It would seem curious to some that a man of his senses would one day leave his home of 20 years in favor of a life style best suited for Johnny Appleseed.
In fact, so firmly were Dick Coury's roots planted in Orange County back in 1972 that it would take nearly the strength of all his seven children to wrench his feet from Santa Ana soil.
Dick Coury, celebrated football coach at Mater Dei High School, USC and Cal State Fullerton, was a fixture in the county--much like the berry farm on Beach Boulevard.
He had neatly assembled and attached a little white bow to a niche that included a loving wife, seven kids, a sensible mortgage payment and the life of Riley.
So then, of course, he left.
For however cozy age 42 sounded when it rolled off his lips, it wasn't enough for Coury to sit back on an IRA account while counting the days till 65.
Coury decided to shoot the moon. He wanted to become a head coach in the National Football League, and knew you didn't get there by sorting out budget problems of the Cal State Fullertons of the world.
So off he went, to faraway lands and leagues, filling in his resume along the way. There were layovers in Denver, Philadelphia, Portland, Boston and New Orleans.
He was a head coach for the Portland Storm of the old World Football League and then for the Transcontinental (Boston-New Orleans-Portland) Breakers of the United States Football League. The term "meeting payroll" suddenly would take on new meaning. In the alphabet soup leagues, it wasn't shocking to shake hands with an owner only to have him return someday to borrow money for a soda.
For the Coury family, it was a 14-year odyssey filled with escrow closings and U-Haul bills.
So, when the Portland Bank-Breakers of the USFL quit paying him and his team last summer, Coury decided to come home.
A few weeks ago, the Rams hired him as their quarterback coach, hoping he'll mean to the position what Red Adair did to oil fires.
Coury says it's nice to be back.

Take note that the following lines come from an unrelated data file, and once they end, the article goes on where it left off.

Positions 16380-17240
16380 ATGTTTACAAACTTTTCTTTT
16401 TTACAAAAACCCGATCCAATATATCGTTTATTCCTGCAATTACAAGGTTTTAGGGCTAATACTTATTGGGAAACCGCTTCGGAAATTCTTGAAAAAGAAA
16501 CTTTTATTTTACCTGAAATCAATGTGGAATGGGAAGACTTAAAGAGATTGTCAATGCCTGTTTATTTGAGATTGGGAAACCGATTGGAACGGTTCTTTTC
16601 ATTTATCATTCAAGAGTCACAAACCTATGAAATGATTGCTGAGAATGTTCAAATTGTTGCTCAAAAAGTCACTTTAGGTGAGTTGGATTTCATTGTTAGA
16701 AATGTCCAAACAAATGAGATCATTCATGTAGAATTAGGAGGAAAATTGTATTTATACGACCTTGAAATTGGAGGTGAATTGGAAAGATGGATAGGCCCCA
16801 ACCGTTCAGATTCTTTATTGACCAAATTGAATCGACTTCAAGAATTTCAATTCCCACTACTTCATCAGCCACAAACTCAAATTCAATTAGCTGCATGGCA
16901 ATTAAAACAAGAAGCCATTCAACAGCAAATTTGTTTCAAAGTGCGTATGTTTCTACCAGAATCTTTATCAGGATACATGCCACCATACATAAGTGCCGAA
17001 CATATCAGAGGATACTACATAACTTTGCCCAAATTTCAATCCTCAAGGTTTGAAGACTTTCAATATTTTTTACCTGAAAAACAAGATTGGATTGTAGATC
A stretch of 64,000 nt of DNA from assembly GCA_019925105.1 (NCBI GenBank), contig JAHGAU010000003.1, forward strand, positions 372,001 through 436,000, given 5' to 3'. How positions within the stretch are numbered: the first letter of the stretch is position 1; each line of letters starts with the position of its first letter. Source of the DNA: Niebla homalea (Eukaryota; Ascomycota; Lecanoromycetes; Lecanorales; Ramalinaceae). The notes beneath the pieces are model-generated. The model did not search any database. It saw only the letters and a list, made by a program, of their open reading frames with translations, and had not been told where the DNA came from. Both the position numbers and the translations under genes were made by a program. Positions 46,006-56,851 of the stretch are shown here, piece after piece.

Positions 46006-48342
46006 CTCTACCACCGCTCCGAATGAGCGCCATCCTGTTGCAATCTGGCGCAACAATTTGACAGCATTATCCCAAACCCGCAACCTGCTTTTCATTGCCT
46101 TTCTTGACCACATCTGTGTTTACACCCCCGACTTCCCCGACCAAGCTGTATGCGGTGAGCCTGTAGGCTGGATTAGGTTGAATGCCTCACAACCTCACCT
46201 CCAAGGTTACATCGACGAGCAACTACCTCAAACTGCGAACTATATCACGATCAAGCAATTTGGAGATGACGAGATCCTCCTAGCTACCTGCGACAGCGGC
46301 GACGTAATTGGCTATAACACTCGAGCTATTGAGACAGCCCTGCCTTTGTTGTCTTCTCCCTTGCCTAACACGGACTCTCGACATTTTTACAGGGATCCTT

"My wife says there's only one cause for divorce, and that's if I join another new football league," Coury said.
As for that NFL head coaching job, well . . .
"If I couldn't be a head coach, then this is the best thing that could have happened," Coury, 56, said. "I've always wanted to be a head coach. I still have that aspiration. That's what I want to do some day. But if you can choose a place to be an assistant, it would be for the Rams."
The Courys have returned to Orange County and say they'll keep a home here no matter what happens next.
The pain of being again overlooked for a head NFL coaching job doesn't show in Coury's face.
"They're awfully hard to get," Coury said. "I've been close two times. To land one, you have to be pretty fortunate. Heck, there are only 28 of them. This year, there were only four that were open. You're talking about four jobs in the entire world."
Coury thought he was close in 1981 with the New Orleans Saints before they hired Bum Phillips, then again after the 1985 season when the Houston Oilers fired Hugh Campbell. Coury was told the Oilers were looking outside the organization for a successor and most figured Coury the top candidate. But the Oilers instead promoted assistant Jerry Glanville.
It was then that Coury contacted the Rams.
The Rams were looking to add some fresh ideas to their passing game which, at last glance at NFL statistics, needed some freshening up.
In Coury they hired one of the game's most innovative offensive minds and a guy who has had pretty good luck with quarterbacks.
At Mater Dei, Coury coached John Huarte, who later won the Heisman Trophy at Notre Dame. In 1983, Coury was the USFL's Coach of the Year, thanks in part to the performance of aging quarterback Johnnie Walton, who passed for 3,772 yards.
A few weeks ago, Coury met the Rams' quarterback, Dieter Brock.
So should Ram fans start licking their lips?
With the Breakers, Coury featured in every game a wacky play designed by a contributing fan. It was one of those popular USFL gimmicks, created to boost interest. Sometimes the plays really worked.
It's no secret that Coury loves to pass, pass, pass.
But before anyone gets too excited, remember that John Robinson still is the head coach and he fancies winning games the old-fashioned way--on the ground.
"Really, my only job is to coach the quarterbacks," Coury said. "Every time the quarterback moves, I'll be watching him, making sure he's following the offensive plan. Hopefully, I can add some thoughts to the passing game. I always thought I knew the passing game."
With the Rams, he'll be introduced to the attack that finished 28th in a league of 28 teams. With the Rams, he'll work with a quarterback who's much safer these days away from public places.
As duly noted in popularity polls around town, it will be a while before people forget Brock's passing performance (10 for 31 and one interception) against the Bears in the NFC title game.